Social Media Huddle: Practical insights from Salesforce.com, Juniper Networks, Dell and IBM

I was lucky enough to be asked to present a case study at Banner’s Social Media Huddle last week to a group of IT marketers interested in practical applications of social media.  The event was a follow-up to Banner’s Demand Generation Summit where social media arose as a key topic of interest.

Alongside myself were speakers from Salesforce.com, Juniper Networks and Dell.

All delegates got a copy of Banner’s cool social media map.

Robin Daniels from Salesforce.com explained how they were using social media channels to reach customers and prospects, plus six golden rules of social media.

  1. Conversations are a two-way street
  2. Be honest & transparent
  3. Be interesting & respectful
  4. Know your audience
  5. Quality matters
  6. Don’t share secrets

Of these, I believe the first is a real differentiator for social media.  Organisations are able to engage in a dialogue with their audience – whether this be via marketing, corporate communications, PR, customer service, or any other division within the company.  This ability for consumers to make real-time requests, complaints, queries and suggestions will require organisations to revisit and revamp their processes in order to respond.

Points 2-5 shouldn’t be anything new.  If we’re only now telling ourselves that we need to understand our audience, be mindful of what we say, and deliver something of value and quality, then we’ve been seriously missing the point with our marketing efforts.

And point 6 should be part of any organisation’s corporate policy.

What was fascinating to hear was how Salesforce.com, a company that was born on the web, has grown up with a culture that embraces these social media vehicles.

In fact, myself and my fellow presenters are all fortunate to work for companies that have seen the benefits of social media and embraced it.  Whilst this means that our approaches aren’t perfect and there is still work to be done to present a unified voice across the organisation, it does allow us to test approaches and learn from these lessons.  This can only stand us in good stead as the application of these vehicles becomes far more mainstream.

Sarah Wright from Juniper Networks talked about her experiences developing a community around Juniper’s Junos OS.  This was a fantastic example of building a community around the needs and wants of their customer base.  It was also an example of the time-commitment and resources required to manage such an undertaking.  Sarah is the only person managing community inquiries and as the community grows, it’s hard to see how this will be sustainable.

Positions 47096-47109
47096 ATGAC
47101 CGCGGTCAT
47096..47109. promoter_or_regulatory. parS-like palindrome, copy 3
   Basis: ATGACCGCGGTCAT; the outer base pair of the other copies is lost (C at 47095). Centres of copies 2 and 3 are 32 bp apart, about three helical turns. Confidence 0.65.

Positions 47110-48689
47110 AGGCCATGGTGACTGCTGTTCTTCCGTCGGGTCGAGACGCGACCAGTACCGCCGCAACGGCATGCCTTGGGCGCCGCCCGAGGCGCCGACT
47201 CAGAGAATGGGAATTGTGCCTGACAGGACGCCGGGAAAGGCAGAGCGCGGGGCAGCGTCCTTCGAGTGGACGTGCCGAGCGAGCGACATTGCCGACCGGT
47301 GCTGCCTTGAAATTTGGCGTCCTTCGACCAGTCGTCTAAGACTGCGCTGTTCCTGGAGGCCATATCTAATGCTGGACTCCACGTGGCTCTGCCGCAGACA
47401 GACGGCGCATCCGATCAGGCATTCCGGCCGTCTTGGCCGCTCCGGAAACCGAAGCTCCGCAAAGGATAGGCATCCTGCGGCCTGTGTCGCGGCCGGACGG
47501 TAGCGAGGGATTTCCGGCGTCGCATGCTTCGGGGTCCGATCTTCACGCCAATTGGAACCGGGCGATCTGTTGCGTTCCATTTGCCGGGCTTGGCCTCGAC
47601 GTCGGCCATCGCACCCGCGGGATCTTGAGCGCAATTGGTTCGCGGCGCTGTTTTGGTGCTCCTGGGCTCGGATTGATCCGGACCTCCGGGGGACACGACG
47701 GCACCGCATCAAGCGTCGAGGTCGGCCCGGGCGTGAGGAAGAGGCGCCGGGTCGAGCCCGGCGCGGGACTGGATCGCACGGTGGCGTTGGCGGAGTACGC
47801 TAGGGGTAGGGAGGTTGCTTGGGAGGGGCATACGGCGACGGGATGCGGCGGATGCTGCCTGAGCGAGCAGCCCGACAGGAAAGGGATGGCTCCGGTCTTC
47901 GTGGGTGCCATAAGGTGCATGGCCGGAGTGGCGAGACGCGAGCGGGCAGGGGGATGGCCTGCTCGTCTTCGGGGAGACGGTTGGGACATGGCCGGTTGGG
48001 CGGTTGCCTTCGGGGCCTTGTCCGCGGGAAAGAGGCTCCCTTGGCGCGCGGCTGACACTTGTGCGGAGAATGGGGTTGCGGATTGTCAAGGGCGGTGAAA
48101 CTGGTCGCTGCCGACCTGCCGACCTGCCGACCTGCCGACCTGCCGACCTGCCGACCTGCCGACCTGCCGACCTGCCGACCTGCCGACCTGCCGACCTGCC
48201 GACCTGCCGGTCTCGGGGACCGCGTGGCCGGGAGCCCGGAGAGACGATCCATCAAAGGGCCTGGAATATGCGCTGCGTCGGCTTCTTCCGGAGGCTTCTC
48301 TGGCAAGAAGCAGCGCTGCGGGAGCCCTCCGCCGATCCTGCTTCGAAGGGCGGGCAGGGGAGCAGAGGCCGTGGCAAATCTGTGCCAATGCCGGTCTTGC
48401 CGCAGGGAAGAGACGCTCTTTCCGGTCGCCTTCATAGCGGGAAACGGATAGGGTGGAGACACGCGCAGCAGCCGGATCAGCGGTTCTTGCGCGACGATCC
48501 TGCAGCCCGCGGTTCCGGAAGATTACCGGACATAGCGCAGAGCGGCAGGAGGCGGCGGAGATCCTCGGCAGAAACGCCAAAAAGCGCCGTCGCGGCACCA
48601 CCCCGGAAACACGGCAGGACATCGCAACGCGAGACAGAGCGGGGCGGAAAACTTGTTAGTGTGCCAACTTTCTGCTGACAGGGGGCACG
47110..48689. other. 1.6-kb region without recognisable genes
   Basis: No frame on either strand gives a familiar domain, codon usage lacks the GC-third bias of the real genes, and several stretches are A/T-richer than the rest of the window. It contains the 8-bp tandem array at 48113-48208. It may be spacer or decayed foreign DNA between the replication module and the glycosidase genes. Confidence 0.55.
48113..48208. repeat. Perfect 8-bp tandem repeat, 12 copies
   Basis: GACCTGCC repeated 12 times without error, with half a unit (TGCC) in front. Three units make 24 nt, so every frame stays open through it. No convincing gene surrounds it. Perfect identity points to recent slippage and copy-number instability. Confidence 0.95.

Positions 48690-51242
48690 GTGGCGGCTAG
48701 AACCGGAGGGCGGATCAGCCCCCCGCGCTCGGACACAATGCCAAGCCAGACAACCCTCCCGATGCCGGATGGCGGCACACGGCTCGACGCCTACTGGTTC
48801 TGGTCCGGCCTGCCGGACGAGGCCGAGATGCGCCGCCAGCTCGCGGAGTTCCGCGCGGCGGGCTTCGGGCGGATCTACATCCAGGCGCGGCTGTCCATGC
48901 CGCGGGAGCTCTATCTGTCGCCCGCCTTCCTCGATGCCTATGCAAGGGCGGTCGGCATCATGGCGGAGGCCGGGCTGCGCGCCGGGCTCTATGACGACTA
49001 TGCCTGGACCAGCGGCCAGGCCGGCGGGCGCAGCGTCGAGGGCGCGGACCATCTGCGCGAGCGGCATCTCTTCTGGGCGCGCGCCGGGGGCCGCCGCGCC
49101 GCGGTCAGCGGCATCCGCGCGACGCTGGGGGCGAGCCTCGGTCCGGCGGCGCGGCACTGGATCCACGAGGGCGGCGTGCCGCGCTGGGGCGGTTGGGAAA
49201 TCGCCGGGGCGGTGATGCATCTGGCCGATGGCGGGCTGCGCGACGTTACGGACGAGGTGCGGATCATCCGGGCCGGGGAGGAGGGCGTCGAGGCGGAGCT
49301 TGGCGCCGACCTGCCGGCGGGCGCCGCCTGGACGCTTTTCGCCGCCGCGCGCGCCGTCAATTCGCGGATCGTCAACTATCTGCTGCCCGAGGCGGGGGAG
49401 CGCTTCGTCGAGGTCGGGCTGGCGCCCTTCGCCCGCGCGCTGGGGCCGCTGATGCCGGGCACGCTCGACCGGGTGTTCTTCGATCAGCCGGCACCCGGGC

One can’t help but feel that programs such as these will become increasingly common-place as part of an organisation’s strategy, and that new roles will be born out of this.

I was the third presenter and gave an overview of the results and key lessons learnt behind IBM’s Virtual Forbidden City campaign, which used purely social media and online vehicles to generate leads for IBM’s service-oriented architecture solutions.  I will detail the key learnings from this campaign in my next blog post.

And finally, Kerry Bridge from Dell shared examples and tips around the ways in which organisations are using Twitter for business including @DellOutlet which has over a million followers and has made over $3million in revenue for Dell.

What was most surprising, when Kerry asked the audience (all marketing professionals) how many were on Twitter, only a couple of people aside from the speakers raised their hands.  I sometimes wonder whether those of us who have become sadly addicted have lost sight of the fact that a vast number of people still have no idea how to get started… or why they should bother doing so!  I noticed people furiously scribbling notes as Kerry outlined the basics for creating a profile, finding people to follow, and “twetiquette” (or Twitter etiquette).

The final part of the afternoon was an opportunity for all the speakers to sit on a panel to discuss how to make the case for social media, and the people and process element – i.e. who do you need to get involved and who should ultimately “own” it.

There were questions from the audience on whether or not social media was a fad and whether they should get involved.  Admittedly the entire panel are heavily involved in social media and therefore not the most impartial of judges, but the sentiment was unanimous – brands/products/companies are being talked about online whether or not organisations decide to participate.  The only way to influence the conversation and position your brand is to get involved.

As for ownership – everybody owns social media.  Everyone has the opportunity to have their voice heard.  Each department within an organisation has a different part to play and different objectives that can be met by engaging online.  The challenge arises in knitting these voices together to drive value, both for the community AND for your organisation.

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